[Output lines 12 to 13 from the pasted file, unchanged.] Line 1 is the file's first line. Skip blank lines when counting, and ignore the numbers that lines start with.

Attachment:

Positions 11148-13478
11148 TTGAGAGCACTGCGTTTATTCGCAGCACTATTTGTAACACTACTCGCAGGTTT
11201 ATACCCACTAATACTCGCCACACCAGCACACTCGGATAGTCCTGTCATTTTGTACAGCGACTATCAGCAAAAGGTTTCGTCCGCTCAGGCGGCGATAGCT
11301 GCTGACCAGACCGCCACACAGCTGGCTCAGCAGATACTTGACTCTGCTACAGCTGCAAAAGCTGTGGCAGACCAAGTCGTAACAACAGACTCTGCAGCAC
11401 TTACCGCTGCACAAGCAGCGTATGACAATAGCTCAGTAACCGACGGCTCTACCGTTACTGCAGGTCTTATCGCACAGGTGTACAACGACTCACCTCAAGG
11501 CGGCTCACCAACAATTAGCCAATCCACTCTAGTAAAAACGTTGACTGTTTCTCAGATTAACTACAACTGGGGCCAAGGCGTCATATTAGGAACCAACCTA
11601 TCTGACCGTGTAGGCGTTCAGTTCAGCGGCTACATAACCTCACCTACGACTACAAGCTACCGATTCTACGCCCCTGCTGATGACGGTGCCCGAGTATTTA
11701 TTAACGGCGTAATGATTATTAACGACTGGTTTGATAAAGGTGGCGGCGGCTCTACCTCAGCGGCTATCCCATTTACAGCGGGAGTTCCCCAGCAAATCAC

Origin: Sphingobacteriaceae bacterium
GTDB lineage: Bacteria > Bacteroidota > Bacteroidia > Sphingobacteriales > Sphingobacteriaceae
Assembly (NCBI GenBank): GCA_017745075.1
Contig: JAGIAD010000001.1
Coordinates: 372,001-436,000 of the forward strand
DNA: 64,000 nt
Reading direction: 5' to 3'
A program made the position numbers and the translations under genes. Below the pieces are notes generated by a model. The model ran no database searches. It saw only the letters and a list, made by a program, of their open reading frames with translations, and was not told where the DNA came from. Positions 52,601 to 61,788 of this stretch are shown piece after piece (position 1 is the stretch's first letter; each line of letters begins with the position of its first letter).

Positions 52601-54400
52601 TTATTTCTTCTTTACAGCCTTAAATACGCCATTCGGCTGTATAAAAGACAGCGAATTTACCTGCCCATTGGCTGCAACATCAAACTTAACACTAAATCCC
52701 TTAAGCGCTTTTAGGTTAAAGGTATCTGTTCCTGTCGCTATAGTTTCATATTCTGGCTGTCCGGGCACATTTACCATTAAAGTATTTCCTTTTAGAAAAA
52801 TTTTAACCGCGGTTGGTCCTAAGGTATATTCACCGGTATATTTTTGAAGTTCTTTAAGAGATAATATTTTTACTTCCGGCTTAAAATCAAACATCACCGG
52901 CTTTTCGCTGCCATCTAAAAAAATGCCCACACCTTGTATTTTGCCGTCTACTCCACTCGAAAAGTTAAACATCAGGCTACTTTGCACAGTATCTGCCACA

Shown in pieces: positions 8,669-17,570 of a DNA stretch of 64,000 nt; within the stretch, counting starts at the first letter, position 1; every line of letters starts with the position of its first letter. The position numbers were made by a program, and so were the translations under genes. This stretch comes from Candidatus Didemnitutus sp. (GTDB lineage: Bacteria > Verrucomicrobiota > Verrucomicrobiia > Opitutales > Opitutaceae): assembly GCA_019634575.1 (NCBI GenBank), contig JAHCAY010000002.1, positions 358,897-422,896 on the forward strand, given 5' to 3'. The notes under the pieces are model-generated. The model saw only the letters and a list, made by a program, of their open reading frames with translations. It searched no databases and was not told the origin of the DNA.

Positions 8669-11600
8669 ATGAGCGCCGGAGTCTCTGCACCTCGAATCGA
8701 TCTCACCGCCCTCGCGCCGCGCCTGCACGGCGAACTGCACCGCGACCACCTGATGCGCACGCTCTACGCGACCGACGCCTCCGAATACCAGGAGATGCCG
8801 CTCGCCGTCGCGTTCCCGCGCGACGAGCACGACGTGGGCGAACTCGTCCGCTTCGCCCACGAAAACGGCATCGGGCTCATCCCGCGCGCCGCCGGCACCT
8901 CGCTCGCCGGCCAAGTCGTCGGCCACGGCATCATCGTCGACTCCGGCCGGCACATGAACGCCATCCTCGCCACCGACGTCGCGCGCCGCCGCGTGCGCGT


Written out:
Contig: JAGIAD010000001.1
Coordinates: 372,001-436,000 of the forward strand